Strategy 2: Ensure Your IT Team is Top-Tier
Murphy’s law states “anything that can go wrong, will go wrong.” Technology is a boon to both society and your business, but through both general user error and the inevitable issues that crop up as software and hardware are used, you need to be ready for things to go wrong. That’s where having a top-notch IT team comes in: not only can they help squash the bug that does crop up, they can also act as preventative exterminators by putting security practices and administrative controls in place to help create the most secure, error-free user experience possible. Having an excellent IT team is even more important if you, like many in the world today, heavily utilize and are dependent on software in your day-to-day business operations.
Strategy 3: Build Better Trust
Long gone are the days of the “butt-in-chair” productive worker. This phenomenon – called presenteeism, describes workers who are physically present but emotionally and mentally disengaged – and it’s rampant across the world. One potential salve that’s been studied is, you guessed it, teleworking. Research has shown that teleworking not only increases worker happiness but also increases overall productivity – even if the employee technically works fewer hours per day. Those hours just happen to be far more productive. But in order to ensure that you’re trading fewer hours at the office for better hours at home, you need to foster trust in your team, create and communicate clear goals, and learn to walk the delicate line between micromanaging and being too hands off.
Building better trusts starts with effective communication and clear goal setting. For roles that are measured by productivity, the metrics you’ve used before to set goals are still ones that you can use in a teleworking situation. But for roles that are less productivity-oriented, being able to clearly communicate daily and weekly expectations will allow you to build trust in your team. Conversely, your team needs to be able to trust that they can come to you with questions, barriers, or issues and know that you will help them when things get tough. Consistent communication from both parties is key to building trust.
Strategy 4: Foster a Spirit of Problem Solving
If you haven’t already discovered this, you probably will in the next few weeks: there may likely be a select few people in your business or organization who are the “go-to” problem solvers. When the printer breaks at the office, when the computer starts acting up, when someone can’t figure out how to take a screenshot, there’s a select group of people who end up (usually unwillingly) being the solution holders. In any kind of situation where these people are no longer right down the hallway with an answer at the ready, you may find a sudden increase in people struggling with simple issues that normally don’t come across your desk. Even worse, they might not be willing to speak up and let you know that there is a problem at all.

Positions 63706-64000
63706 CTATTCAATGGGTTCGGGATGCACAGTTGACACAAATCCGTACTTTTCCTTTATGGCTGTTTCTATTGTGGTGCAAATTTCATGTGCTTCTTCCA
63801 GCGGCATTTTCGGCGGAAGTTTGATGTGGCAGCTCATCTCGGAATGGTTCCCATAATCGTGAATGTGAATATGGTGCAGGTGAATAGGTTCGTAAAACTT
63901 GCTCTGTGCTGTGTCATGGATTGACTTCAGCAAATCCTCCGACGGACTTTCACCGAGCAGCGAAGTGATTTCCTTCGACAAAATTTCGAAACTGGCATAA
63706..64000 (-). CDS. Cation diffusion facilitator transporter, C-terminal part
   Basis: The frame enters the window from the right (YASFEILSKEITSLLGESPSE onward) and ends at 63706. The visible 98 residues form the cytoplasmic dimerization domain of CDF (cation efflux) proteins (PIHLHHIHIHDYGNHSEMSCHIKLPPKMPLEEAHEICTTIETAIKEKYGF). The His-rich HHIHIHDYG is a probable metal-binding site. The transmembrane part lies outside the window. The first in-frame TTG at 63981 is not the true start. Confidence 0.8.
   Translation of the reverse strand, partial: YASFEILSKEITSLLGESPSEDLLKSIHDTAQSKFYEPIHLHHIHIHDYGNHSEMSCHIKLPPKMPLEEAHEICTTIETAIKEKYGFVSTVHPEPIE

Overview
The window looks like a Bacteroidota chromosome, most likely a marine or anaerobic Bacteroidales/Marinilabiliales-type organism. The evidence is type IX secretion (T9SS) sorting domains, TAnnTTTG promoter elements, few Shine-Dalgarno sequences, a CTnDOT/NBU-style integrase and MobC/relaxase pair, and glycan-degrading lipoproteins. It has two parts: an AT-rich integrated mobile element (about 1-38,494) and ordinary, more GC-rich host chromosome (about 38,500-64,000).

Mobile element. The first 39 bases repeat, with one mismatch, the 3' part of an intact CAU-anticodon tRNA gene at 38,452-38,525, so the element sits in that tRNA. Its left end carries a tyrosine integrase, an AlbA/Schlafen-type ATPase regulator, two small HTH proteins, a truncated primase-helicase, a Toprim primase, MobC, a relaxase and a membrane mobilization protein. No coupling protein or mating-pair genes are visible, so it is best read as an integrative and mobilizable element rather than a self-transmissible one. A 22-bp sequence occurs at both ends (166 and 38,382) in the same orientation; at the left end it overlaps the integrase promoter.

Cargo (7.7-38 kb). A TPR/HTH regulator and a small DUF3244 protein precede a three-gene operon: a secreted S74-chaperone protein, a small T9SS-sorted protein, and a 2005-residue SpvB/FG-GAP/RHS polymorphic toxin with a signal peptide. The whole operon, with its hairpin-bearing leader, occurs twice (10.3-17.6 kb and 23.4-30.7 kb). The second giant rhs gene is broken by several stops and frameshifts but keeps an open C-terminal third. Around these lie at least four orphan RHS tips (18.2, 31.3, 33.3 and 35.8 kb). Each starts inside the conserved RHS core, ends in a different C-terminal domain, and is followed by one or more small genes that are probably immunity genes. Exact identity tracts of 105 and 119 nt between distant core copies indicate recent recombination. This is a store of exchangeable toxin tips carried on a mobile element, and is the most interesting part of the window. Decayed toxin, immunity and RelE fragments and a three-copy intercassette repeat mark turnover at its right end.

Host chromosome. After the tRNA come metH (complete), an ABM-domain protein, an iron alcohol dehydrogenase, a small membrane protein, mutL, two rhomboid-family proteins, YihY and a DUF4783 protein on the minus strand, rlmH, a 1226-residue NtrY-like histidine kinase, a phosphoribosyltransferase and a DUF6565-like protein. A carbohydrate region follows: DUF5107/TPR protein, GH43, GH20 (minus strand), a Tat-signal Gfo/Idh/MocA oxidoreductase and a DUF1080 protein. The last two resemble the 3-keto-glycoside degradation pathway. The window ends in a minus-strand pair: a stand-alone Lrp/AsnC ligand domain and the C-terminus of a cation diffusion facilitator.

Building off our previous strategy of developing a deeper sense of trust within your team, it is more important than ever to encourage and reward the skill of individual problem-solving. Some ways to do this include the creation of guides, how-tos, and fixes for common issues that employees (especially new ones!) might come across in their positions or with software. Encourage employees to learn how to search for their own solutions (especially technical ones) on the Internet: Google-Fu is a skill that can be taught. Employees that work to cross barriers on their own should be encouraged and praised, and those that fail to do so should be gently corrected and steered in the right direction. It is however, important to note that just because someone fails to solve a problem doesn’t mean they didn’t try – it’s the trying part that’s important. Employees should always be encouraged to speak up when they need help, but there’s a stark difference between needing help and choosing to be ignorant.
For right now, at least, the coronavirus is here to stay. Some of the changes that have been brought about to our work and daily lives are here to stay as well, but it’s up to us to make the most of them. While we want hugs and handshakes to come back, we also hope that some of the lessons learned during this pandemic can ultimately help build a better workplace for everyone, but that means that we need to develop the smartest strategy in order to make the most of our new teleworking world. Codedge has studied teleworking in both large and small businesses since the inception of our company, and we strive to be the experts that you can count on both for software development and technology consulting. We’re here to help make you better, however we can.
* The title Love In the Time of Cholera alludes to the love story that occurs both during a plague of cholera, as well as the "choleric" (difficult and contentious) times of civil war that the story was set in.